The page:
You could argue that there should also be some administrative expenses incorporated. Labrador Iron Ore Royalty Corporation, which receives a royalty on an iron ore mine that is basically right next door to Scully, shows 2018 royalty revenues of $105M and $3M in G&A expenses (http://s1.q4cdn.com/337868174/files/2018-Annual-Report-Final.pdf). Or you could just assume SRL’s 2018 operating loss of ~$11M (~$0.10/share) is all attributed to the royalty asset. Regardless the current numbers are great, and the potential 2021 figures make this a potential home run.
Not to mention, there’s still some other assets on the balance sheet to account for that we’ll get to a bit later.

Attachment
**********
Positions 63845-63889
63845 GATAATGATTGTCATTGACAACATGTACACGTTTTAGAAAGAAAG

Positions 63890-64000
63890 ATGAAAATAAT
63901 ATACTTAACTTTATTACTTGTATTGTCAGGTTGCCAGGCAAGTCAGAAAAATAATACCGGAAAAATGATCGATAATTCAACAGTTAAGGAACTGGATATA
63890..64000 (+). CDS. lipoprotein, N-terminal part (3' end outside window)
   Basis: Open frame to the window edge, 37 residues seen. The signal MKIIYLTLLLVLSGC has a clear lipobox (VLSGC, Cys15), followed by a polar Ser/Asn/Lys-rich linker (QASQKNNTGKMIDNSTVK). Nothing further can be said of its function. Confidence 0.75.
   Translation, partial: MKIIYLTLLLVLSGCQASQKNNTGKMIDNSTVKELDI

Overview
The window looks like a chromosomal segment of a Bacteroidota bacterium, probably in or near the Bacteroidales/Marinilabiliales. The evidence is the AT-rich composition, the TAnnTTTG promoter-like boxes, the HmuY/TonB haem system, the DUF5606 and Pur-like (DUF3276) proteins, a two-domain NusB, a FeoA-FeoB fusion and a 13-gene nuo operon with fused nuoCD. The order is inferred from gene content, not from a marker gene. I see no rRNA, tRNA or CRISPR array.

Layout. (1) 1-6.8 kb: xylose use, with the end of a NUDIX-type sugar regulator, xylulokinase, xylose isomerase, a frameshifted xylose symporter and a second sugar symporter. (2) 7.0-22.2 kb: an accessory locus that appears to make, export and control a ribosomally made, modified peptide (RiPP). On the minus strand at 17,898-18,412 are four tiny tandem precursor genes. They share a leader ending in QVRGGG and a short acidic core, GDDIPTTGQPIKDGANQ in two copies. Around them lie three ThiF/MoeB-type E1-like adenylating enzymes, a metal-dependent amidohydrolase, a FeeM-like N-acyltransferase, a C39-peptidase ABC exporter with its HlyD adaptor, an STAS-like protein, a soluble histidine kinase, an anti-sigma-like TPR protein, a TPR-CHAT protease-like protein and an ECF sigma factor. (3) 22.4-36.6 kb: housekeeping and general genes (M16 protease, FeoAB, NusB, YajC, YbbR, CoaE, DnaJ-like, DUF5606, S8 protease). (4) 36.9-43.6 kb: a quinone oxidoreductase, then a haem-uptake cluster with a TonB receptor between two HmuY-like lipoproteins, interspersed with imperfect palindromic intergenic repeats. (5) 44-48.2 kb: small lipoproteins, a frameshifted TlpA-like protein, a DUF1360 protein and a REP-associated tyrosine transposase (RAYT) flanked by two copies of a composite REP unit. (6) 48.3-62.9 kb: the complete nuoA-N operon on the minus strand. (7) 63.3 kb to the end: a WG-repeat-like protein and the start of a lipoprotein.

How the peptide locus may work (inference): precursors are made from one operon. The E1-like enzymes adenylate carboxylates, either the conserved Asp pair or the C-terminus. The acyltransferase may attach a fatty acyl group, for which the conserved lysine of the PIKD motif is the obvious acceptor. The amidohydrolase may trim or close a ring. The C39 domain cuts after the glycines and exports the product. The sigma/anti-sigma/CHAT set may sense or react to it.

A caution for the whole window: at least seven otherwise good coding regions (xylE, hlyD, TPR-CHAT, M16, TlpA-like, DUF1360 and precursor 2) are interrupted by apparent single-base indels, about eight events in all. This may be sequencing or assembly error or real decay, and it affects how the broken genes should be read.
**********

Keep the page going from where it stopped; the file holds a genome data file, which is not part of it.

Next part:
Recent developments at Scully are on schedule, on budget, and impressive:
Tacora is the mine operator that bought the assets in 2017. They have been providing regular updates on their progress, and the most recent one is really impressive: https://www.tacoraresources.com/wp-content/uploads/2019/09/Scully-Mine-update-18-Sept-2019.pdf
The key points:
- Ramp in production (slide 11):
- June: ~23K tons
- July: ~82K tons
- August: ~153K tons <- 1.8M annualized run rate
- Schedule and 2021 guide (slide 15):
- 6MTPA (million tons per annum) guide for 2021
- Almost everything is on schedule if you compare with their November 2018 deck.
- High grade ore with good characteristics (slide 6)
- 65.9% iron, better than industry benchmark of 62%
A bit about the underlying mine economics. Cliffs shut down the mine in 2014 due to high costs. Tacora secured funding from Cargill and a few funds to purchase the asset in 2017 (Cargill also agreed to buy 100% of the produced iron through 2033). They claim to have a cash cost of ~$41/ton (slide 7 here).